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Presentation on theme: "PROJECTION SYSTEMS Module 4."— Presentation transcript:


2 FILMSTRIP PROJECTOR It is a device used to view a filmstrip. The term filmstrip refers to a roll of 35mm transparent film containing a series of related still pictures shown one at a time.

3 FILMSTRIP PROJECTOR Until the 1960s, most filmstrips do not have an audio accompaniment, with only narrative information printed at the bottom of each frame. Since then, there has been a growing trend on having recorded sounds to accompany the filmstrip.

4 FILMSTRIP PROJECTOR The audio used to be played on a separate player while the filmstrip is being shown but later on, players were built into the projector. However, because of the latest projectors available, filmstrip projectors are rarely found in classrooms today.

5 FILMSTRIP PROJECTOR Advantages (Heinich, R., Molenda, M., & Russell, D., 1993). It provides visual stimulation and motivation to the learner. Filmstrips are easy to store. Compared to slides, the filmstrips fixed sequence of the frames ensures the presentation to be in order, without fear of having any of the pictures out of sequence or upside down. Pace of viewing can be controlled by the user. It lends themselves well to independent study.

The permanent sequence of the images makes it impossible to alter its sequence without destroying the filmstrip. Sprocket holes get damaged or torn if filmstrip is constantly used or not threaded properly.

7 SLIDE PROJECTOR It is a device used to view photographic slides. The term slide refers to a small format photographic transparency individually mounted for one-at-a-time projection (Heinich, R., Molenda, M., & Russell, D., 1993).

8 SLIDE PROJECTOR Slides are made by taking pictures with a slide film, processed, and then mounted in 2 by 2 –inch mounts. Because of the complex nature of this projector, its price is quite high that it is rarely found in classrooms today.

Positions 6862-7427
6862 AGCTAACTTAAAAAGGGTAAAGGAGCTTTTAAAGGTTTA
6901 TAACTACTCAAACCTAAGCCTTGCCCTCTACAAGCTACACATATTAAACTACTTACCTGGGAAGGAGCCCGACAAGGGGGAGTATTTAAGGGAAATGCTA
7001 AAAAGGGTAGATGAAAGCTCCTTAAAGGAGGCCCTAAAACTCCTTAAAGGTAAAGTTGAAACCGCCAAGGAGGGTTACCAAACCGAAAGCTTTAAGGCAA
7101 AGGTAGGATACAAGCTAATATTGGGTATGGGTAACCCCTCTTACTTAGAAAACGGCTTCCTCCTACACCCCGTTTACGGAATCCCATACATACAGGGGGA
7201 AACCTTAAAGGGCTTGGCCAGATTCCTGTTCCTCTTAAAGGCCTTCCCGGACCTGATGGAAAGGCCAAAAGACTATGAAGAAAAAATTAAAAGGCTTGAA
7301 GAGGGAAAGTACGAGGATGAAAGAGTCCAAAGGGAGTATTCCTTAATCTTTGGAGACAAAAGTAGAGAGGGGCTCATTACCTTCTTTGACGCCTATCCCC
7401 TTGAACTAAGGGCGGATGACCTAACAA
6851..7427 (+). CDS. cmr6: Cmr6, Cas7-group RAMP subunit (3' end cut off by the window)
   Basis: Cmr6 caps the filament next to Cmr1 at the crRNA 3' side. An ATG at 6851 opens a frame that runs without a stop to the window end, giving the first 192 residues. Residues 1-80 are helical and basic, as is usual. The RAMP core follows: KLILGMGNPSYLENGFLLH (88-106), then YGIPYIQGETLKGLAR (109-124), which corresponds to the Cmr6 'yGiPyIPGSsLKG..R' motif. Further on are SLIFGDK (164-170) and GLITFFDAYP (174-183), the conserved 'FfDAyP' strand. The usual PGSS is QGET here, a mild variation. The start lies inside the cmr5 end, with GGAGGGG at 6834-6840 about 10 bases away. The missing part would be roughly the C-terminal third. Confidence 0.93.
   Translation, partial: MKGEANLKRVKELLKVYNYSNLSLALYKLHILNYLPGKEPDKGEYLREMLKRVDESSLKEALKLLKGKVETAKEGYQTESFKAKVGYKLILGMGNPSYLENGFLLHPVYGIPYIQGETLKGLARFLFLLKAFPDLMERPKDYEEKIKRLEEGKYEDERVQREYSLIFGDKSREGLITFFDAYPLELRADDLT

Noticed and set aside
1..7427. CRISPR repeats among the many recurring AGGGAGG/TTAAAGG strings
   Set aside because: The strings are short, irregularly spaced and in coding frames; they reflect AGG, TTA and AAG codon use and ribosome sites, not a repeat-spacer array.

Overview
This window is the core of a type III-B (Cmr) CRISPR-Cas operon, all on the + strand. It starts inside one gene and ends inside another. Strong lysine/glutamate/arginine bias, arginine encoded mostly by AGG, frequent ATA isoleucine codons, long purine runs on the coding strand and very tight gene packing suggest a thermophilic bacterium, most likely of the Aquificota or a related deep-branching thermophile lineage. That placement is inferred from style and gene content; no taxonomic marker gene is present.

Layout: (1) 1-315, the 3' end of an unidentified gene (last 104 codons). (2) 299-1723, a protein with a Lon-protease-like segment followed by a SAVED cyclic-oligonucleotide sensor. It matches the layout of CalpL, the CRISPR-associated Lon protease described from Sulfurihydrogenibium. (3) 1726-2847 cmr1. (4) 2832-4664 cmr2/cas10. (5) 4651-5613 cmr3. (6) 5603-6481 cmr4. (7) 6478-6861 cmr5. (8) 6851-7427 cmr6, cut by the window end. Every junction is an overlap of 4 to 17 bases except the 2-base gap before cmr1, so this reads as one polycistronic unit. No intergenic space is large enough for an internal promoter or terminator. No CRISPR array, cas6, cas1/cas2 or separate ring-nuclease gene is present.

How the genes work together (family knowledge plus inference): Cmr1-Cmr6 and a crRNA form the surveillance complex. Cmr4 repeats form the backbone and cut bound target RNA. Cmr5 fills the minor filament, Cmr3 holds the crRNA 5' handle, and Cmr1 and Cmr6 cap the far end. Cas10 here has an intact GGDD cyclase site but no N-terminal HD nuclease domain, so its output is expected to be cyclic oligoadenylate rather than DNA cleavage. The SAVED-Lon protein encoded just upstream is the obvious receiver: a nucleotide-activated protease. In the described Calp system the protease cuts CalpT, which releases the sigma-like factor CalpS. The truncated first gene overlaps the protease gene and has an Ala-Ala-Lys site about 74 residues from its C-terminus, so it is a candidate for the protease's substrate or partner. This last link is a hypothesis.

9 SLIDE PROJECTOR Advantages (Heinich, R., Molenda, M., & Russell, D., 1993). Amateurs are now able to produce their own slides because photographic equipment has become simplified. Compared to filmstrips, slides are more flexible because they can be arranged and rearranged into different sequences.

10 SLIDE PROJECTOR Automatic projectors can hold sets of slides in trays and feed them in sequence. There are even projectors with remote control and timer. Slides can be integrated into individualized instruction program. Audio may accompany the slide show.

11 SLIDE PROJECTOR Limitations Slides can become easily disorganized.
Jamming of slides in the slide-changing mechanism. Dust or fingerprints may accumulate on the slide if not handled and stored properly. Not effective in a fully-lighted room. Since the room needs to be darkened during the presentation, there is no face to face contact with the learners.

12 OVERHEAD PROJECTOR It is a box with a large “stage” on the top surface. A lamp from inside the box is condensed by a special type of lens and passes through the transparency that is placed on the “stage”. A transparency may be composed of photographic film, clear acetate, or any transparent material capable of being imprinted with an image by means of chemical, heat process or direct drawing method.


14 OVERHEAD PROJECTOR Practices and Reminders to Teachers When Handling and Using an OHP 1. Position the projector at least 2-3 meters from the screen. 2. Avoid projecting on a glossy surface. 3. Check if the lenses and glass plate are clean. 4. Place the transparency on the stage as you would normally view it.

15 Practices and Reminders to Teachers When Handling and Using an OHP
5. Do necessary adjustments with the head assembly and focusing knob in order to ensure that the projection can be read by your learners who are seated at the farthest part of the room. 6. Make sure that your learners can see what you are projecting. Do not stand in front of the screen. Stand on the side of the projector where the on/off switch is located.

16 Practices and Reminders to Teachers When Handling and Using an OHP
7. Since your learners attention is divided between you and what is being projected, speak with more volume than you normally use. 8. Look at either your class or your transparency and NOT at the screen. An exception is when you are using a laser pointer. 9. Place the transparency on the glass plate before turning on the projector. Turn it off before removing the transparency. 10. Use dim lights.

17 Practices and Reminders to Teachers When Handling and Using an OHP
11. When using an OHP pointer, point it to the transparency itself and not on the screen. You may also rest the pointer on the text. 12. Gradually expose the contents of your transparencies through masking. 13. Use the OHP like a chalkboard if some materials have to be drawn or written. 14. Turn off the OHP when you are not using it during discussions. 15. Make sure that the lamp has cooled before moving the projector. 16. Carry the OHP by its body and not by its post and head assembly.